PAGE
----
Pete Sepp is executive vice president of the National Taxpayers Union.
Though many in Washington would deny it, taxing, spending, and borrowing are not the only ways federal policies can impact taxpayers and our economy. Regulating has become an expensive enterprise on its own. The Competitive Enterprise Institute's latest Ten Thousand Commandments Report has compiled research estimating the total annual cost of federal regulations to taxpayers and the private sector exceeds $1.8 trillion.
How has this burden grown so large? One way is by hiding regulations affecting many industries in legislation that would appear to apply to just one sector of the economy. A case in point is the 2010 Wall Street Reform and Consumer Protection Act, also called the Dodd-Frank law.
The organization I serve, National Taxpayers Union, or NTU, raised many objections about the Dodd-Frank legislation, ranging from harsh interchange fee rules on debit card issuers to the impact the law (and other federal edicts) can have on start-up companies.
But one seemingly obscure part of Dodd-Frank is aimed not at banks or financial institutions; rather it is aimed at American energy. Section 1504 of the law would force oil and mining companies listed on the U.S. Securities and Exchange Commission to expand disclosure of payments to foreign governments while excusing foreign competitors.
What's wrong with disclosure? Nothing, as long as everyone abides by the same set of standards. And here is the painful rub with Section 1504: In essence, the rule would give foreign competitors—largely state-owned oil and gas firms—access to information about what American companies are paying to governments overseas, enabling them to outbid and outmaneuver in the global race for energy resources.
This rule would also come with a hefty price tag, according to some industry compliance observers. American companies would be forced to report all payments to foreign governments—from large contracts to small projects. Combined with proposals to strip our oil and gas industry of tax-saving provisions, many of which are available to a variety of businesses, the new disclosure law would put America's international oil companies (IOCs) at a sharp disadvantage against foreign rivals who won't have to face similar barriers-to-entry.
Section 1504 was included in the final Dodd-Frank bill at the well-intentioned behest of Sens. Ben Cardin and Richard Lugar, who hoped that a new regime for oil and mining transparency here would help to ease the very real problem of corruption in the business dealings of governments abroad.
But here again, the results may not be as satisfactory as supporters would hope—it is plausible to argue that some governments would decide to fully circumvent partnerships with U.S. companies in favor of deals with non-SEC-listed firms that would offer fewer "strings attached." According to the Council on Foreign Relations, one reason China has been so successful in securing oil resources in Africa is that it has adopted a policy of "noninterference" and, reportedly, a penchant for paying bribes. If Section 1504 rules prove to further incentivize such behavior, then the well-being of economic liberty at home and in the rest of the world could actually be harmed rather than helped.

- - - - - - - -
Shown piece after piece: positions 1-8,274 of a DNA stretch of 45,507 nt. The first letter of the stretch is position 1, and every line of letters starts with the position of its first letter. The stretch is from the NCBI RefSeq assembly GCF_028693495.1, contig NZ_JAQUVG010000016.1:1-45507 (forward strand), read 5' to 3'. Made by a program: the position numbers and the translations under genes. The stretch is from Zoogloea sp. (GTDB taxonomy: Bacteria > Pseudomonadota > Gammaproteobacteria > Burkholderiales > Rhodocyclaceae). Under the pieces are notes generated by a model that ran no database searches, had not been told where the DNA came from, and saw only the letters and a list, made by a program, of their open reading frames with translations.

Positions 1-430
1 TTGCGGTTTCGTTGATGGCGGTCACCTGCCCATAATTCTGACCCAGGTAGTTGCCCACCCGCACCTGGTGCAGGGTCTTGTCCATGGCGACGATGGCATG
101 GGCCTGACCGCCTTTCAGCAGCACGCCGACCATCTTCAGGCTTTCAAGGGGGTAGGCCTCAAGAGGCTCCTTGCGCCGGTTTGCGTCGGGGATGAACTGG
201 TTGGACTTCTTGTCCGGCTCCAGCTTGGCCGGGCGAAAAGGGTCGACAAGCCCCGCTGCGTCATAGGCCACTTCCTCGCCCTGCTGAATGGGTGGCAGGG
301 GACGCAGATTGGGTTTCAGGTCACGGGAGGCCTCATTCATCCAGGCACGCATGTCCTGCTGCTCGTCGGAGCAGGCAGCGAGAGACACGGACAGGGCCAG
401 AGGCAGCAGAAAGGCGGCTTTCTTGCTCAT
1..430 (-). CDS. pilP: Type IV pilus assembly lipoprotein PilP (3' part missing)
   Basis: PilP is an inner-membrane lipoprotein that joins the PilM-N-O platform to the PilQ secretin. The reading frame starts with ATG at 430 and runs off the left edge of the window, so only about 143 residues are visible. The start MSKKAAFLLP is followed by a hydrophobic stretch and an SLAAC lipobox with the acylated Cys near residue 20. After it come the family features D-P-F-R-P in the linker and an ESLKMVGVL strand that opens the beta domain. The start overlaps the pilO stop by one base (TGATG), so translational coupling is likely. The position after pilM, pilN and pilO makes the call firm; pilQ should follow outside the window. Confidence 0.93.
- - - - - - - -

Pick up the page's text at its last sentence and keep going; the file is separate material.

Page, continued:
Still, the disclosure rules continue to have ample support from several organizations who dispute the "anti-competitive" argument, citing that most of the world's IOCs and eight of the 10 largest mining companies are registered with the SEC. Yet, firms like ExxonMobil don't even rank in the top thirteen largest global energy companies (as measured by reserves), which are all state-owned. In fact, over 75 percent of global oil resources are controlled by government-owned National Oil Companies, or NOCs, including Gazprom (Russia), China National Petroleum Corp., and Petróleos de Venezuela, who won't have to comply with the rules.
American firms competing for scarce natural resources are already at a disadvantage, and this trend is projected to worsen. A recent Economist special report on "state capitalism" (an oxymoronic term if there ever was one) describes how the top-ranked NOCs are using their leverage and special treatment at home to expand their global reach. By contrast, American firms must deal with onerous and increasingly arbitrary U.S. tax policies, which make it more difficult for them compete on a global scale.
The United States has the second highest effective corporate tax rate of all Organisation for Economic Co-operation and Development countries, and proposals to repeal dual capacity (an essential tax credit that protects national oil and natural gas firms from being taxed twice on income earned and taxed abroad) would further undermine U.S. competitiveness in the energy space.
As with so many other federal regulations, the potentially adverse consequences of this SEC regulation deserve close scrutiny. At a very minimum, we must ensure that that new transparency and tax rules don't undermine those SEC-listed companies who already comply with all of the U.S. legal requirements. Overall, a systemic revision of the whole tax code—and an equally systemic revision of regulatory policy, which the House of Representatives has initiated—would benefit our entire economy.